Asset Sales and Financial Distress

5 July 2011 at 10:47 pm 5 comments

| Peter Klein |

“What is prudence in the conduct of every private family can scarce be folly in that of a great kingdom,” Adam Smith famously observed. I noted in an earlier post on raising the debt ceiling that restructuring US government securities is hardly the “nuclear” option it’s portrayed in the pundit world; bankrupt firms, like bankrupt families and firms, restructure their debt obligations all the time. The notion of T-Bills as a sort of sacred relic, to be once and forever “risk-free,” seems more like religion than economics to me.

But, more important, there is another option for entities struggling to make their interest payments: asset sales. Just in the last couple days Bob Murphy, David Friedman, and Steve Horwitz have made this point. Public discussion on the US debt crisis assumes that the only options for meeting US debt obligations are increasing taxes, cutting spending, or both. But asset sales are another viable option. There’s a huge literature on this in corporate finance (e.g., Shleifer and Vishny, 1992; Brown, James, and Mooradian, 1994; John and Ofek, 1995), exploring the benefits and costs of asset sales as a source of liquidity for financially distressed firms. Of course, selling assets under dire circumstances, at fire-sale prices, is far from a first-best option but, as this literature points out, often better than bankruptcy or liquidation. (One of the best-known results, from John and Ofek, is that asset sales tend to increase firm value when they result in an increase in focus. Would it really be so bad if the US government sold off some foreign treasuries and currency, the strategic petroleum reserve, its vast holdings of commercial land, and other elements of a highly diversified, and unaccountably bloated, portfolio?)

Entry filed under: - Klein -, Financial Markets, Myths and Realities, Public Policy / Political Economy.

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5 Comments Add your own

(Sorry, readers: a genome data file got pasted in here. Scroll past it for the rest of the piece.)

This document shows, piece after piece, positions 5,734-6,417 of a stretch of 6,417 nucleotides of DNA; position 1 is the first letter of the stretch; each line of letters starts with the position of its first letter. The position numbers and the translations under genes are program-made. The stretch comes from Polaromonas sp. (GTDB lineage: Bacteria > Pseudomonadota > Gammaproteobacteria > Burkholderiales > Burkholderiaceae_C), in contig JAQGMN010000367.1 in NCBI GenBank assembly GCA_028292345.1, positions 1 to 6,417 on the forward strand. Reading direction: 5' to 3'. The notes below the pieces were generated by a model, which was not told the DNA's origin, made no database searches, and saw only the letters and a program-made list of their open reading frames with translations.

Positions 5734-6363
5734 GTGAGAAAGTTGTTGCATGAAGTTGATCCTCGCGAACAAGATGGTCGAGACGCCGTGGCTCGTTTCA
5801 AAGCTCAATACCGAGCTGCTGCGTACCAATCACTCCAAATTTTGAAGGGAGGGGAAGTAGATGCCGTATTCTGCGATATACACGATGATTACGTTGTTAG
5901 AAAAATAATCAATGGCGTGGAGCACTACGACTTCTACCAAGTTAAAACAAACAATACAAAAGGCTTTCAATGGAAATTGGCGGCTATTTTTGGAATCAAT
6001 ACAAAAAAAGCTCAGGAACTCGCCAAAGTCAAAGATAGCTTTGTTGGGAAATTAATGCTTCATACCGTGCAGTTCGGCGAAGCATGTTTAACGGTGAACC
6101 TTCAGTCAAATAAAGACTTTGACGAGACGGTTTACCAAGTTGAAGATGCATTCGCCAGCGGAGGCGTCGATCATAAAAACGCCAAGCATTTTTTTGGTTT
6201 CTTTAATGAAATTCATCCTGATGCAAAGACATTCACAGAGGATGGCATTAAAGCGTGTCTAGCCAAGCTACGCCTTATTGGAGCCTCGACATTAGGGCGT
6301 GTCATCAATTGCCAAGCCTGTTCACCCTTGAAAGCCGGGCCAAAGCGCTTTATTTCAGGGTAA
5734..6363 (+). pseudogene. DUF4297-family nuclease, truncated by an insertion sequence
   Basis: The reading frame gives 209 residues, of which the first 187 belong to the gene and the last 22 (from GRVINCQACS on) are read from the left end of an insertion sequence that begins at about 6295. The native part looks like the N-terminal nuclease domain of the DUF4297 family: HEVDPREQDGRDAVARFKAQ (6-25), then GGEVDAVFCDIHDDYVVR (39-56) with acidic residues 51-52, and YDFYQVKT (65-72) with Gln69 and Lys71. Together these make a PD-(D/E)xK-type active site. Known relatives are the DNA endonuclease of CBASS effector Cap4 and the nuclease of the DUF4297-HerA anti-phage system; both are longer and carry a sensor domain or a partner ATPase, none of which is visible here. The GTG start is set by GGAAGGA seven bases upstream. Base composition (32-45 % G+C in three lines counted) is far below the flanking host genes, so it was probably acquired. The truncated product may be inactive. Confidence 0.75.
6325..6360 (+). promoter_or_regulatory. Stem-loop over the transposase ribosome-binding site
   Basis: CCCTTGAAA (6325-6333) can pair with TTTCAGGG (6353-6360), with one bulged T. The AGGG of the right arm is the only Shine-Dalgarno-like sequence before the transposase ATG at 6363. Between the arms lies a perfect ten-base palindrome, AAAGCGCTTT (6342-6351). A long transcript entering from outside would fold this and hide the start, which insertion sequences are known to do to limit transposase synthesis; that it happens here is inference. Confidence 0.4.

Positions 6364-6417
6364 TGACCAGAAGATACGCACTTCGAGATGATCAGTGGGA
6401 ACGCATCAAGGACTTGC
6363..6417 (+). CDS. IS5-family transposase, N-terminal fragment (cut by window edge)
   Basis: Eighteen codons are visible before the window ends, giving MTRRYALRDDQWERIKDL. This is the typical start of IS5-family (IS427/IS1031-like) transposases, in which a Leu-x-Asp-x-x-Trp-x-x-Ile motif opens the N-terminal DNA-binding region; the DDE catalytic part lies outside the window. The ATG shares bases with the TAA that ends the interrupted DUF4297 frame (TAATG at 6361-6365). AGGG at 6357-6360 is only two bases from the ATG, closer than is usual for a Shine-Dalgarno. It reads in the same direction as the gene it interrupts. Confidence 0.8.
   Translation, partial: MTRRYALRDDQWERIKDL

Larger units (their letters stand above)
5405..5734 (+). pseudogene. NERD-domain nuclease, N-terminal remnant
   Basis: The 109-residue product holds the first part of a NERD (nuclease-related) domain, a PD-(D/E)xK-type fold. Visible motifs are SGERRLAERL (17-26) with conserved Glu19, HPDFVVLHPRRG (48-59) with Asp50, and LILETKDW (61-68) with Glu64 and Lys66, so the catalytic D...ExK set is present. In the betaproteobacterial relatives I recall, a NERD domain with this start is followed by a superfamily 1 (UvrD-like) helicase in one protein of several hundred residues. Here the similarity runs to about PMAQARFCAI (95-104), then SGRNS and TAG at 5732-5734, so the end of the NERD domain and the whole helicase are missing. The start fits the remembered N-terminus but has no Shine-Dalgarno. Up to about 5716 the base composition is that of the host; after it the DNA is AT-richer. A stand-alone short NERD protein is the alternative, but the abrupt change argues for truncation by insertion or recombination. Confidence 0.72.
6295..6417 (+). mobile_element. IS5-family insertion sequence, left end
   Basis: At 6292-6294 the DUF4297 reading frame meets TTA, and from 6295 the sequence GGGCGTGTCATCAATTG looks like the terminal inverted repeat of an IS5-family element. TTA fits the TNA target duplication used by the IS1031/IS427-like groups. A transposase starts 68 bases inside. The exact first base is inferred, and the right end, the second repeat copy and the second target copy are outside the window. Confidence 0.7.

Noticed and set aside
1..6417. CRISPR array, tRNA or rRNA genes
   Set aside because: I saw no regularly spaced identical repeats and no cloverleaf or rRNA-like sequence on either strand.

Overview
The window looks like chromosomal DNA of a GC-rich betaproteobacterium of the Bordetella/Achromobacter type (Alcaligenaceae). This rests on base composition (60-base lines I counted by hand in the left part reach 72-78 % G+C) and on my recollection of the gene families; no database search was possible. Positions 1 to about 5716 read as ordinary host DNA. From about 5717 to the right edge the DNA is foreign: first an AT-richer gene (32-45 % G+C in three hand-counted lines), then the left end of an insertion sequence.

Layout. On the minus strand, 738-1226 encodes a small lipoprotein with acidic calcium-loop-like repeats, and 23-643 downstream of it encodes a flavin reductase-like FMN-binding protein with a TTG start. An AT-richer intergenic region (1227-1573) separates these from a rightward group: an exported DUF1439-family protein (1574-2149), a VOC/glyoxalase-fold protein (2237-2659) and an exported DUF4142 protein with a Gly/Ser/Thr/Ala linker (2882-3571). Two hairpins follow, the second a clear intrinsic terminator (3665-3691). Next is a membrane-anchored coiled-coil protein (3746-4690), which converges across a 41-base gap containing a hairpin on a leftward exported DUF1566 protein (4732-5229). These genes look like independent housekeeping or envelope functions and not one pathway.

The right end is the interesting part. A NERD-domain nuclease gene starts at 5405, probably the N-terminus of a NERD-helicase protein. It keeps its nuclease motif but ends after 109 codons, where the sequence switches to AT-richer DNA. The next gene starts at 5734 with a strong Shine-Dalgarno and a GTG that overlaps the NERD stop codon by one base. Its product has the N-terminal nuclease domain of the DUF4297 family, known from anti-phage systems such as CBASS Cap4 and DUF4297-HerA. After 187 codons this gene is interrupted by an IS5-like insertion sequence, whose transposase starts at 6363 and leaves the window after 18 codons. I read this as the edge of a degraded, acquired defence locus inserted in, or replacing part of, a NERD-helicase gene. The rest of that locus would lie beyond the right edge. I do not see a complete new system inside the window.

• 1. Mathieu Bédard  |  6 July 2011 at 7:21 am

    Aren’t fire sales mostly due to adverse selection regarding the content and risk of the assets, and the fact that they’re likely taking place when potential buyers are also financially distressed or at least having severe problems? It seems to me like there isn’t much asymetry of information around the type of assets you mention and that the potential buyers are not especially threatened right now. I don’t see why a fire sale would take place.

  • 2. Peter Klein  |  6 July 2011 at 8:51 am

    That’s one explanation for fire-sale prices, yes, but not the only one. In Shleifer and Vishny, it has to do with the industry-specific nature of the underlying shocks (meaning that potential buyers are also financially distressed). In any case, my point wasn’t about the asset prices, but just the fact that shedding assets is an obvious way for financially distressed entities to increase their liquidity, and that part of the story seems to apply pretty well to the USG!

    I should add that there are obvious agency-theoretic and property rights reasons to limit the ability of government officials to sell assets, particularly in “normal” times. Bob Murphy’s piece linked above helpfully cites Mises’s discussion in Bureaucracy on this point. I also emphasize it in my 2010 EMR paper with Mahoney, McGahan, and Pitelis.

  • […] way to deal with the debt crisis is to cut spending, increase borrowing, or raise taxes. But as Peter Klein, David Friedman, Steve Horwitz, Bob Murphy, and several others are pointing out — the […]

  • 4. Jim Chappelow  |  7 July 2011 at 6:24 am

    I made most of the same points last time I was on talk radio back in April. Here.

    It’s also worth noting that the amount they’re spending on the “contingency operations” in Iraq and Afghanistan alone could just about fund the Treasury’s debt service needs, and it’s apparently well within the administration’s power repurpose these funds as we’ve seen with the Libya debacle.

  • 5. Michael Marotta  |  7 July 2011 at 7:22 am

    This USGS link lets you see the federal lands.
    http://www.nationalatlas.gov/mld/fedlanp.html
    You can select an area and many other options. I zoned in on Michigan and included the Map Key to see the federal spaces here – Forest Service, Fish and Wildlife Service.

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